Going to College: Expanding our Work to Support Postsecondary Institutions

by Phillip Nevels, Associate Partner of Postsecondary at Catalyst:Ed

This summer, Catalyst:Ed welcomed 52 new consultants to our network to support postsecondary intermediaries. Here, Phillip Nevels, Associate Partner of postsecondary, introduces our work and shares some of his reflections from our expert recruitment.

Last winter, in support of the Bill & Melinda Gates Foundation’s Intermediaries for Scale (IFS) strategy, we began work to increase field capacity, spur innovation, and scale best practices in the postsecondary sector. Catalyst:Ed serves as the facilitator and the capacity-building partner for the IFS community, a cohort of 13 change-maker organizations across the nation, to expand their capacity to support colleges and universities interested in implementing student-centered transformation. 

To meet the needs of this work, Catalyst:Ed expanded its network over the summer to include individuals and teams with post-secondary experience. We focused our selection process on three areas which we, in partnership with the American Institutes for Research (AIR), identified as high-potential growth areas for the IFS intermediaries and for which we did not feel our network was as robust as it needed to be to support the emerging needs of the IFS:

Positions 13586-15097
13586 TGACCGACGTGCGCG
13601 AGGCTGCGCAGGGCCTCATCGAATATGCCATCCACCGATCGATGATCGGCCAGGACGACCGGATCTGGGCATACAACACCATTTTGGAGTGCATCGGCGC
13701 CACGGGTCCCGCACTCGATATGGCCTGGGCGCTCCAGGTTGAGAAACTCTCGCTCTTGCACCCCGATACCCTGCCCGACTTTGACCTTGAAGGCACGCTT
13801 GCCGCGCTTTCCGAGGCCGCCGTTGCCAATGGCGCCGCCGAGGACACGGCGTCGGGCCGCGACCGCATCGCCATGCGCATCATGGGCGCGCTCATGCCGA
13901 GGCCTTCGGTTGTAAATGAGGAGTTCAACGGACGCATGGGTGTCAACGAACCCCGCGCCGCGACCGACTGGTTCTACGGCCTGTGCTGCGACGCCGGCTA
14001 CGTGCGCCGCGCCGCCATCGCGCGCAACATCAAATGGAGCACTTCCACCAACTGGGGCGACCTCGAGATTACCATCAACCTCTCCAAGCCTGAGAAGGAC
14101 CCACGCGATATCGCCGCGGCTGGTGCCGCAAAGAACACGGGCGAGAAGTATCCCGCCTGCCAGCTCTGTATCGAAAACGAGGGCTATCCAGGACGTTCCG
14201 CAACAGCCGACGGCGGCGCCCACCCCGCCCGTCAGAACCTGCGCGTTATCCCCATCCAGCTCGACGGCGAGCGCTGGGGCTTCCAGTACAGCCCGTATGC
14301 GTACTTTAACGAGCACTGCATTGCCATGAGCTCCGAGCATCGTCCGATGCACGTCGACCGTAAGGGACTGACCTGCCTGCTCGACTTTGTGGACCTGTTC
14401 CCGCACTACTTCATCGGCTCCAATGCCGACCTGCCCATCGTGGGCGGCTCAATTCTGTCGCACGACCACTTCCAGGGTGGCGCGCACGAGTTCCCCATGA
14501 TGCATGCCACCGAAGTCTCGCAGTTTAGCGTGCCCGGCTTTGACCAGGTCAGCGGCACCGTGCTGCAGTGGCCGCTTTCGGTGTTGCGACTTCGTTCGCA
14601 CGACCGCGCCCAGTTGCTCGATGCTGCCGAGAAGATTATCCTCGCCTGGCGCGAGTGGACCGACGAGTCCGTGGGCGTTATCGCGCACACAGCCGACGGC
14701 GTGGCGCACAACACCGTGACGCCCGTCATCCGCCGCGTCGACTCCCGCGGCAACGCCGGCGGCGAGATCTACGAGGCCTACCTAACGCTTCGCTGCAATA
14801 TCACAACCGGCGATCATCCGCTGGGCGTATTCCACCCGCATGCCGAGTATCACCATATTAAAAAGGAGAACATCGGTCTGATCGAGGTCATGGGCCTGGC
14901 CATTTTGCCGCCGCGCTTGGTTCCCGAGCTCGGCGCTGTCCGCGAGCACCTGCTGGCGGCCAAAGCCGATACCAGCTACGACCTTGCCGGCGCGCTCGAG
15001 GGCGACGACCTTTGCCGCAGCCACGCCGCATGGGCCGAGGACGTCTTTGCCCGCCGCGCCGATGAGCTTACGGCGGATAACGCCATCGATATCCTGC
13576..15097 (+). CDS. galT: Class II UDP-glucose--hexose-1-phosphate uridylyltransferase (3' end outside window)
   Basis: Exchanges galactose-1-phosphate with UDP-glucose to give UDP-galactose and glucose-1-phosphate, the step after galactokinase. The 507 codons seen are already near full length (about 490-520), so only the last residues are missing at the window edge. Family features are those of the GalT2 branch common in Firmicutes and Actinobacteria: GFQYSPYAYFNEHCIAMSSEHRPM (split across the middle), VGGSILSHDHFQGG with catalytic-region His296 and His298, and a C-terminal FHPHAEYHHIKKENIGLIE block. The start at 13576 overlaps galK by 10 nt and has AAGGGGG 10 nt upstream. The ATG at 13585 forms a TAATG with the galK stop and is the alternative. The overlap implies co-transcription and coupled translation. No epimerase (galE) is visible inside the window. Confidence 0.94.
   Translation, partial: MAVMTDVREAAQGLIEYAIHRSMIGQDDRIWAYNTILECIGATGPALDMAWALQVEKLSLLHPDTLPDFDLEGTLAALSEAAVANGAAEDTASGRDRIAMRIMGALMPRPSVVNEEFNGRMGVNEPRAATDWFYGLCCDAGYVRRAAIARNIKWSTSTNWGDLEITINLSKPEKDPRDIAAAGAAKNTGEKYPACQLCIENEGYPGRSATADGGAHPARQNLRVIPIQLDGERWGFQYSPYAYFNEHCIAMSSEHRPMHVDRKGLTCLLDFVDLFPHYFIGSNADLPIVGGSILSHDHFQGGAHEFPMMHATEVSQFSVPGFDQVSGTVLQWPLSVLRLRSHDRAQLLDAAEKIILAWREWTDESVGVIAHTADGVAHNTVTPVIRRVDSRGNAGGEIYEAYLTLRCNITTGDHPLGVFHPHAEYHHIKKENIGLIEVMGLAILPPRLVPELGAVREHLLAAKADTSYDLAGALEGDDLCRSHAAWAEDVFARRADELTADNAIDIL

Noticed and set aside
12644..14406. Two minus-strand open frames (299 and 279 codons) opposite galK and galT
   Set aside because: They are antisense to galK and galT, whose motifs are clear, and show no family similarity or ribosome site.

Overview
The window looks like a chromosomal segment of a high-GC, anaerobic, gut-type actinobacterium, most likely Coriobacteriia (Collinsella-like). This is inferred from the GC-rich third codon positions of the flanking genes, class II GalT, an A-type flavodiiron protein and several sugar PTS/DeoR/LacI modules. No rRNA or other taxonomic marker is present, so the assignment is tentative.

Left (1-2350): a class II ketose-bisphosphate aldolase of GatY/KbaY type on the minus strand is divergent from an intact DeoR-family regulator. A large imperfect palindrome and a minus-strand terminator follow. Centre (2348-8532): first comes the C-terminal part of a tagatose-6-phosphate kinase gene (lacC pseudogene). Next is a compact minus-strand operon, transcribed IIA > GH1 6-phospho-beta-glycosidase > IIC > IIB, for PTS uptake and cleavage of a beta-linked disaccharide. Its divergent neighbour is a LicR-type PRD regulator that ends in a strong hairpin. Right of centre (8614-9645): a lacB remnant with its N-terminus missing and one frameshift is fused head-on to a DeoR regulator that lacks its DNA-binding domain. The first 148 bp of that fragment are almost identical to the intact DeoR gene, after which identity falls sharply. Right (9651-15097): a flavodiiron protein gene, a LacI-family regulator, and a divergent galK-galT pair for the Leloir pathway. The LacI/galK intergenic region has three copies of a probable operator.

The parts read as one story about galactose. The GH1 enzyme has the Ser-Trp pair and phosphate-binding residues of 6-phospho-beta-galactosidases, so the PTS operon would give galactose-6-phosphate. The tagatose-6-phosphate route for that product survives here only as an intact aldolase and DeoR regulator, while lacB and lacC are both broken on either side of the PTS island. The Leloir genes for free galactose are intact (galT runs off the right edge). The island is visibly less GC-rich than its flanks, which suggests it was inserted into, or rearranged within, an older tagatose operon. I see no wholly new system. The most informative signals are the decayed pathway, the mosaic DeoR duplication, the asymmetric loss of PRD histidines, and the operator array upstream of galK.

• Network management and facilitation in a postsecondary context
  • Scaling evidence-based practices or programs in a postsecondary context.
  • Data administration and performance measurement in a postsecondary context. 

After an extensive selection process, we have on-boarded our first set of postsecondary experts, consisting of 24 individuals and 28 teams, into the Catalyst:Ed network. In the short term, they will provide IFS intermediaries with comprehensive support across multiple capacity areas. 

For us, the postsecondary expert selection resurfaced the need to be intentional about our recruitment and selection processes so that we are identifying culturally, racially, and ideologically diverse consultants who can bring new approaches and solutions to the work. Although our efforts to diversify our recruitment channels yielded some success, we know we need to do a lot more. Over the next few months, we will be taking a critical look at how we are defining and communicating what it means to be an “expert”, further building out our recruitment pipelines, and identifying ways to grow the capacity of providers.

We are excited about the work that lies ahead. Stay tuned for updates as the IFS grantees begin to connect with these experts to meet their mission-critical needs. 

Questions? Email [email protected].

Leave a Comment

Your email address will not be published.